Microwave EMFs activate voltage-gated Ca2+ channels (VGCCs) concentrated in the brain.


Animal studies show such low level MWV EMFs have diverse high impacts in the brain.


VGCC activity causes widespread neuropsychiatric effects in humans (genetic studies).


26 studies have EMFs assoc. with neuropsychiatric effects; 5 criteria show causality.


MWV EMFs cause at least 13 neuropsychiatric effects including depression in humans


How EMF Exposure May Cause Depression, Anxiety & Other Mental Health Issues

Posted on January 26, 2020 at 9:05 AM Comments comments (0)


Link Between EMF Radiation Exposure and Mental Health Issues

Though not reported on by the mainstream media, there are now numerous studies confirming a link between high amounts of EMF radiation exposure and negative psychiatric symptoms in both humans and animals.


For example, this Iranian study followed 103 electricians, dividing them into 5 different groups based on potential for exposure to extremely low frequency electromagnetic fields. It was found that the group with the highest exposure also had the highest probability of experiencing feelings of depression, psychosis, obsessive-compulsive behavior, hostility, and anxiousness.


Similarly, this 1997 study of 540 adults living near high-voltage transmission lines found that higher doses of EMFs were correlated with symptoms of psychological distress, regardless of each participant’s beliefs about the health effects of exposure.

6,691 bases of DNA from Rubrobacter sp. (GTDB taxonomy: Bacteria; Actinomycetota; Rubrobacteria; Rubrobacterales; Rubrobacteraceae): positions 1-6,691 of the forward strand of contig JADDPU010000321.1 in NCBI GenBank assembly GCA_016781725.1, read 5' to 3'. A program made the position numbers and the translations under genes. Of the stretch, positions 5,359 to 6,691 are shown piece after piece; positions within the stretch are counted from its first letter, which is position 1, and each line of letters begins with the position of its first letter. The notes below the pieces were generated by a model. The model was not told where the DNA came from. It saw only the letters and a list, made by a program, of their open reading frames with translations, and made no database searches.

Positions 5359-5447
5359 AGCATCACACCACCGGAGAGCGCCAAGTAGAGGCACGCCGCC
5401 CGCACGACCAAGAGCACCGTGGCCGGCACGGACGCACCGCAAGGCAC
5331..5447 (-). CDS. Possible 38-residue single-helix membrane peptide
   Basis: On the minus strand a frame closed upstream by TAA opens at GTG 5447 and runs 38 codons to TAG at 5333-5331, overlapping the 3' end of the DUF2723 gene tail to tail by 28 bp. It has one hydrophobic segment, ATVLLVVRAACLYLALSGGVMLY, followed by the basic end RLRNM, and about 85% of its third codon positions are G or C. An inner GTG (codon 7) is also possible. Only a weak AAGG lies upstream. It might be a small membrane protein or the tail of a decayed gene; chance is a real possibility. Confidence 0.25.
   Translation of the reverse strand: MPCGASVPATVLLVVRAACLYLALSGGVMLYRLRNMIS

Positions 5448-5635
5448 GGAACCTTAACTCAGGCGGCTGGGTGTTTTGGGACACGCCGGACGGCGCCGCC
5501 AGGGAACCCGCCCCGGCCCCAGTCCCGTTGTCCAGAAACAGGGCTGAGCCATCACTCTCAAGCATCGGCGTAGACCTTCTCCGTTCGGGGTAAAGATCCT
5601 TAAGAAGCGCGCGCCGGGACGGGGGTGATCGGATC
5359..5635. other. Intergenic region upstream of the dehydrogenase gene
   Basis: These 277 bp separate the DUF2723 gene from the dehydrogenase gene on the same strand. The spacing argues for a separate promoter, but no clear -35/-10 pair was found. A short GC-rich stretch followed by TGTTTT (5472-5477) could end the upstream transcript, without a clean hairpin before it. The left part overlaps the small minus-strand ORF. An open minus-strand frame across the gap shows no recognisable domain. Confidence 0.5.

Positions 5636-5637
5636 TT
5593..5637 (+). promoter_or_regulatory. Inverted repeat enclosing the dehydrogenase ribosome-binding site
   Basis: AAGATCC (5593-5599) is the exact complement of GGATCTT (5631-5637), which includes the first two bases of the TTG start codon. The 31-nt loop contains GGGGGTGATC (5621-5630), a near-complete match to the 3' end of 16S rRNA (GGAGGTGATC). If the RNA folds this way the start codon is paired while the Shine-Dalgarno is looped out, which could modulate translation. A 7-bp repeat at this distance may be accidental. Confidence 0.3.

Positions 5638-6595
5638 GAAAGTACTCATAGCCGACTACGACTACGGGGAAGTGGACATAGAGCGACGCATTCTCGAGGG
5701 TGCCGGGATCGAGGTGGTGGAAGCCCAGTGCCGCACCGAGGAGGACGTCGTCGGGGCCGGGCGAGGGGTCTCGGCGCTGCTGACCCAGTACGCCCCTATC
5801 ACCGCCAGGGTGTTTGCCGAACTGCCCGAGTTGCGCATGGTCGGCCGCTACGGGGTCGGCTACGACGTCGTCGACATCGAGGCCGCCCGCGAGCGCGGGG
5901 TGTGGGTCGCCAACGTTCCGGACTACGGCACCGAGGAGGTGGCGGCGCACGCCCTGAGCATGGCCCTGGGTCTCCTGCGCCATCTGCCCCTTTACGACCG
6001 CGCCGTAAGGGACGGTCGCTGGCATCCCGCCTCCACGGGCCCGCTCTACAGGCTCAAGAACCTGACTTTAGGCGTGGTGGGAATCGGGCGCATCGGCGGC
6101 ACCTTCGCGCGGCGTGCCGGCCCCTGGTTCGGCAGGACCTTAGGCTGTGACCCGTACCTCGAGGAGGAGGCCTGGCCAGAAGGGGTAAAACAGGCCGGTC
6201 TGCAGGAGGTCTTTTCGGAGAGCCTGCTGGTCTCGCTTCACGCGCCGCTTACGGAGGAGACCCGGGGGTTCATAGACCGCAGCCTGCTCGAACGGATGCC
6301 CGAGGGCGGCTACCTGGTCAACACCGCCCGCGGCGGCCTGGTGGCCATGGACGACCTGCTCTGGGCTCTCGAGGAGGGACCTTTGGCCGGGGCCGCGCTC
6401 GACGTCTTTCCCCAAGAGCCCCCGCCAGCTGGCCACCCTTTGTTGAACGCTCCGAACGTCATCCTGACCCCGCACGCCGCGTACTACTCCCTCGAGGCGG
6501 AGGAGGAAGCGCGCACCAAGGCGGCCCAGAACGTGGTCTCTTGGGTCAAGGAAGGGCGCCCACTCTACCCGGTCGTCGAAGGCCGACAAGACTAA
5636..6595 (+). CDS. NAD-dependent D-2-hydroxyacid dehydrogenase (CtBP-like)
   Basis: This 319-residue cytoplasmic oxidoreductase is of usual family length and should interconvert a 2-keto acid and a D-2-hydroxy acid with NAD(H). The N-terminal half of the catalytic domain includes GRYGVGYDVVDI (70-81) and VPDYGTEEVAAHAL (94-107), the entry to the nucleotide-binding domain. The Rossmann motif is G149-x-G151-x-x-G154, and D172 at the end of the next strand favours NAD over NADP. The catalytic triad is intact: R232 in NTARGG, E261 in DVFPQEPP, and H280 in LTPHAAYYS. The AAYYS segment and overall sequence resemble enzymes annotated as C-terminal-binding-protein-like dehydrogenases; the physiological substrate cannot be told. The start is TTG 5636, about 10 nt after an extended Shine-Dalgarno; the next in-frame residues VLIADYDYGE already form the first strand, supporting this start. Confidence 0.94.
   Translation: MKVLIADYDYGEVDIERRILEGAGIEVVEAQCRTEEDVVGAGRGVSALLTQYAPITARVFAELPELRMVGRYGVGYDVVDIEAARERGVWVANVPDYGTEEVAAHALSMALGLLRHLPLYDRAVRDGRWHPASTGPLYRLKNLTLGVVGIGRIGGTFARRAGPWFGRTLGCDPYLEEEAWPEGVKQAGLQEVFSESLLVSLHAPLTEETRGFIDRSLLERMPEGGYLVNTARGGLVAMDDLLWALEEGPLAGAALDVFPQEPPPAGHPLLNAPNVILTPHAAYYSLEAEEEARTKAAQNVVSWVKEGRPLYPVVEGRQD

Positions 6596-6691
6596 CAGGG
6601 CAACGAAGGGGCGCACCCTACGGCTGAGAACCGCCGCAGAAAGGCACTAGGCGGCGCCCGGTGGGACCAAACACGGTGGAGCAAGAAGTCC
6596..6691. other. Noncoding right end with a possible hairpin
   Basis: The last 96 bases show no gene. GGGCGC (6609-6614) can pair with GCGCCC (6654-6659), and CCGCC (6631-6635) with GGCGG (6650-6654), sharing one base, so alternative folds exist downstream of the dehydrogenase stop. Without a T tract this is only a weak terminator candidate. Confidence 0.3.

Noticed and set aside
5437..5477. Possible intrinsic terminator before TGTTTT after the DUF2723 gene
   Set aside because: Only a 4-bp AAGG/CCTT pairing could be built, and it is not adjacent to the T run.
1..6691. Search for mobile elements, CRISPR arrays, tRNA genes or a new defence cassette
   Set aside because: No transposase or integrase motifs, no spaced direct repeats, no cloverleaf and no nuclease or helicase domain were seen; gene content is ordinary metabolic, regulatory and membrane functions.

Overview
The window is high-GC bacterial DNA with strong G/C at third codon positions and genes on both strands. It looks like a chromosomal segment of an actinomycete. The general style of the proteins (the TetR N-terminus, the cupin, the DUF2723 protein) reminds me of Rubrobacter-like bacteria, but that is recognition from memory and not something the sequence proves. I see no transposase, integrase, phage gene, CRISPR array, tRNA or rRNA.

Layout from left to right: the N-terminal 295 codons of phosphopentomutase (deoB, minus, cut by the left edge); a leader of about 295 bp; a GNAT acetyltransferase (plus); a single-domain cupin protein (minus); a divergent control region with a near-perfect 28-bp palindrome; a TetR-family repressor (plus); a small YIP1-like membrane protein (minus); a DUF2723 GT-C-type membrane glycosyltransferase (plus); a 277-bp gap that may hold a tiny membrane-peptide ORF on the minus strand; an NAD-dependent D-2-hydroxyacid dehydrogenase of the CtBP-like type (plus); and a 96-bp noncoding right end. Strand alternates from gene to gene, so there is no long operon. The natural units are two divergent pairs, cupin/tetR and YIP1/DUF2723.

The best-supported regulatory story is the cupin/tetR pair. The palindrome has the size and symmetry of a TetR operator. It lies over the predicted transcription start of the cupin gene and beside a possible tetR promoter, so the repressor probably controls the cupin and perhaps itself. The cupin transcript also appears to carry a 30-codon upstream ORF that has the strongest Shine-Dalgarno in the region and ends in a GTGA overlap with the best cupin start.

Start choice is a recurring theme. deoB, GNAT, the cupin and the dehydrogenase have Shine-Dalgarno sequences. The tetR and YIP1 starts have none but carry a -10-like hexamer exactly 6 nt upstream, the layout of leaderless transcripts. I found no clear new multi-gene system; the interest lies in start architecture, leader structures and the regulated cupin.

And this cohort study of roughly 139,000 workers in the electric industry also found a higher incidence of depressive symptoms in the workers who consistently received higher EMF exposure. They also discovered that younger workers with recent exposure, in particular, were at increased risk of committing suicide.


These studies demonstrate an important fact: you don’t have to be a compulsive smartphone addict or a heavy computer user to suffer from the neurological effects of EMF exposure. The subjects in all three studies spent significant time in environments with higher amounts of electromagnetic fields. In today’s world, where the majority of urban and suburban environments are saturated with EMFs, it is likely that many of us are unknowingly affected in the same way these study subjects were.


The case for EMFs posing a threat to the mental health of humans and animals has only become stronger with time.


A review of studies conducted by Martin L. Pall and published in 2015 stated that “Two U.S. government reports from the 1970s to 1980s provide evidence for many neuropsychiatric effects of non-thermal microwave EMFs, based on occupational exposure studies. 18 more recent epidemiological studies provide substantial evidence that microwave EMFs from cell/mobile phone base stations, excessive cell/mobile phone usage and from wireless smart meters can each produce similar patterns of neuropsychiatric effects, with several of these studies showing clear dose–response relationships.”


How Can Electromagnetic Fields Cause Mental Dysfunction in Humans?

Pall’s paper, called “Microwave frequency electromagnetic fields (EMFs) produce widespread neuropsychiatric effects including depression,” also sheds some light on the mechanisms by which EMFs can cause these unhealthy effects.


One way that EMFs are observed to influence human biochemistry is that they activate voltage gated calcium channels (VGCCs). These channels regulate the amount of calcium taken in by multiple types of cells throughout our bodies. A disruption in the delicate intracellular balance of calcium to other ions can in turn wreak havoc on key physiological processes.